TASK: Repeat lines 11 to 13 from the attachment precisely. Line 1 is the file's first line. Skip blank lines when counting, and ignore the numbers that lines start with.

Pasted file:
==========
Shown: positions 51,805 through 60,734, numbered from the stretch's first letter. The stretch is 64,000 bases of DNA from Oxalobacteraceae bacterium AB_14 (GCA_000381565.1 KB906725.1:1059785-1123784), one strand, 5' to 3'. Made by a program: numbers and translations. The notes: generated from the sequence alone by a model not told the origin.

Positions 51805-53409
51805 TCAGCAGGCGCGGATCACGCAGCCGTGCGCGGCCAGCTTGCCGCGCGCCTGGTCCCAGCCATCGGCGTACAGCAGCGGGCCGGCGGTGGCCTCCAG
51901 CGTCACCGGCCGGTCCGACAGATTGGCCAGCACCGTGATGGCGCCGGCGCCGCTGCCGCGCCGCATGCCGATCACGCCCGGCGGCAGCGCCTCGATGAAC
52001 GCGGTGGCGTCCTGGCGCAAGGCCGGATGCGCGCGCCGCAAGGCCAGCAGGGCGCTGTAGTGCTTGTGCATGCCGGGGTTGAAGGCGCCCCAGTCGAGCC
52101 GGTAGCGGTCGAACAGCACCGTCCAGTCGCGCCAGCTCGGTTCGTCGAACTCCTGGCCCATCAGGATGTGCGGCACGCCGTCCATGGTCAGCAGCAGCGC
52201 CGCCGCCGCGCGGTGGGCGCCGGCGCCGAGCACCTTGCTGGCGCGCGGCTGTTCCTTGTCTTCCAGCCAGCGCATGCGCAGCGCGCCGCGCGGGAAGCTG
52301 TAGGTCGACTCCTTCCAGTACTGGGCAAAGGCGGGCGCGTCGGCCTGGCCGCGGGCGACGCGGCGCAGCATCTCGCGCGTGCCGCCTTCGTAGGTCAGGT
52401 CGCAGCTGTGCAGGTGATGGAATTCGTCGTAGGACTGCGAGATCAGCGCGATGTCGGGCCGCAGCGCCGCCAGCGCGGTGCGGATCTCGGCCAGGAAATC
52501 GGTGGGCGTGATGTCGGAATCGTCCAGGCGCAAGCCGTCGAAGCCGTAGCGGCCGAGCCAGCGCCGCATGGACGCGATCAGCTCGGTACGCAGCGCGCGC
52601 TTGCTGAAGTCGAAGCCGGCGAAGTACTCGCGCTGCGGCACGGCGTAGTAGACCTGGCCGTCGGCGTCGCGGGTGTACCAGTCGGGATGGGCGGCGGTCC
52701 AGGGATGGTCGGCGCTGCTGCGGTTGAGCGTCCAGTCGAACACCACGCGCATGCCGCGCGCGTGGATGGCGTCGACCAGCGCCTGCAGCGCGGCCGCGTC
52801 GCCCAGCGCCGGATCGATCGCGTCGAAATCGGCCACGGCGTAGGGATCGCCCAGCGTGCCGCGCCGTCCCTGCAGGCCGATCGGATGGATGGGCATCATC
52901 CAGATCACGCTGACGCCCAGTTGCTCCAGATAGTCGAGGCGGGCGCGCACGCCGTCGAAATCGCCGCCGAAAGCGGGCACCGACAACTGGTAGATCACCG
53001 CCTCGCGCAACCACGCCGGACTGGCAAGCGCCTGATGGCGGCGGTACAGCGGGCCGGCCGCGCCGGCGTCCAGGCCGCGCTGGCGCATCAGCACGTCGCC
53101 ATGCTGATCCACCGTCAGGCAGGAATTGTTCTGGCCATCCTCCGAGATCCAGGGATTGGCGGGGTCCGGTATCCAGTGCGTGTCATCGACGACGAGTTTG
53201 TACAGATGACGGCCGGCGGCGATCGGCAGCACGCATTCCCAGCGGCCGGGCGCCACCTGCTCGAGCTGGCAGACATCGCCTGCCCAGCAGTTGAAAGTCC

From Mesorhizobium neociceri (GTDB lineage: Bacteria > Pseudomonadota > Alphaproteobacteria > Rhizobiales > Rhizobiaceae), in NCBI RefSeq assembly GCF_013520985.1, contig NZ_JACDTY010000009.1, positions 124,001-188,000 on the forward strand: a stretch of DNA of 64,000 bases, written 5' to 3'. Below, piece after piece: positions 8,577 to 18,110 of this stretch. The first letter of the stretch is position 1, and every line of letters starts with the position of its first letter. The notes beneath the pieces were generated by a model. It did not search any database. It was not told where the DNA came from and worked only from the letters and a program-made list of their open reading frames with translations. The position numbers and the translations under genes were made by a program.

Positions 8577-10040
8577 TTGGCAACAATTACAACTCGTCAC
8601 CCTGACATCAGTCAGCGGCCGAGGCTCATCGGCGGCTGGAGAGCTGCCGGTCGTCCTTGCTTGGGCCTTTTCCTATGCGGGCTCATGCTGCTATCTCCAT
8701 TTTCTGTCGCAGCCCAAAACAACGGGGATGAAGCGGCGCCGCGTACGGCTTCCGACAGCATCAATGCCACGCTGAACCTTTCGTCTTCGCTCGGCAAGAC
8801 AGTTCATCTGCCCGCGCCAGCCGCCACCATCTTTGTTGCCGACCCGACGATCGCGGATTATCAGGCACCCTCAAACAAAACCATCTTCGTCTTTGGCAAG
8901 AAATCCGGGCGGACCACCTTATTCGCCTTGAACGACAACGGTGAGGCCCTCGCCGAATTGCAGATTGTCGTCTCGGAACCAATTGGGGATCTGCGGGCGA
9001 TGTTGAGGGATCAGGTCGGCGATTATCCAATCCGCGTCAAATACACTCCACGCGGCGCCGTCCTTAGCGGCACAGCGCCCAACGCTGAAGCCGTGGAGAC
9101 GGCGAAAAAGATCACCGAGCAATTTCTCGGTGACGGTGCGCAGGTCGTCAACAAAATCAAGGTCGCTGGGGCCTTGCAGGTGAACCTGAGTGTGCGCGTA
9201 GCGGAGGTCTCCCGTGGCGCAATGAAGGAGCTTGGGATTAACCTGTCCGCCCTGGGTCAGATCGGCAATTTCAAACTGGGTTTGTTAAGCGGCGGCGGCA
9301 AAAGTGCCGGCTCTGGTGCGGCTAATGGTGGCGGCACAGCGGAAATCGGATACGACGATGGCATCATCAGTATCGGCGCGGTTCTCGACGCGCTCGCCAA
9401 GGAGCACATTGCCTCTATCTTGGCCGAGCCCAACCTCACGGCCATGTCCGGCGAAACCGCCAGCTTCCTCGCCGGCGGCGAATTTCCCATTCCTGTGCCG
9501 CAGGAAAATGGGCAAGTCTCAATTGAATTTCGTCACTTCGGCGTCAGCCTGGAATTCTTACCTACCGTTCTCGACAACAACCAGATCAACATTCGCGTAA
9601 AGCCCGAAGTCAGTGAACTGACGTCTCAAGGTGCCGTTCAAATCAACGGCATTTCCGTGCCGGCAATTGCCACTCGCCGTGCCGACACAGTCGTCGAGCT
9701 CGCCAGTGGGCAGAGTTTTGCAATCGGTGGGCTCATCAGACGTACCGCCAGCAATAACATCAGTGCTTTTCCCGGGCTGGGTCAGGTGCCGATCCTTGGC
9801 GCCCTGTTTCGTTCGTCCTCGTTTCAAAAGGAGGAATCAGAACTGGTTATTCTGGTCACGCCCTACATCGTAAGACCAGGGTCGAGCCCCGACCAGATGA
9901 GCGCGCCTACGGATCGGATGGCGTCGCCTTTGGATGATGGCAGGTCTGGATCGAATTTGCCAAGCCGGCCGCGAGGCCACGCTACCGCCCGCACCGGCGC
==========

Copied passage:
52601 TTGCTGAAGTCGAAGCCGGCGAAGTACTCGCGCTGCGGCACGGCGTAGTAGACCTGGCCGTCGGCGTCGCGGGTGTACCAGTCGGGATGGGCGGCGGTCC
52701 AGGGATGGTCGGCGCTGCTGCGGTTGAGCGTCCAGTCGAACACCACGCGCATGCCGCGCGCGTGGATGGCGTCGACCAGCGCCTGCAGCGCGGCCGCGTC
52801 GCCCAGCGCCGGATCGATCGCGTCGAAATCGGCCACGGCGTAGGGATCGCCCAGCGTGCCGCGCCGTCCCTGCAGGCCGATCGGATGGATGGGCATCATC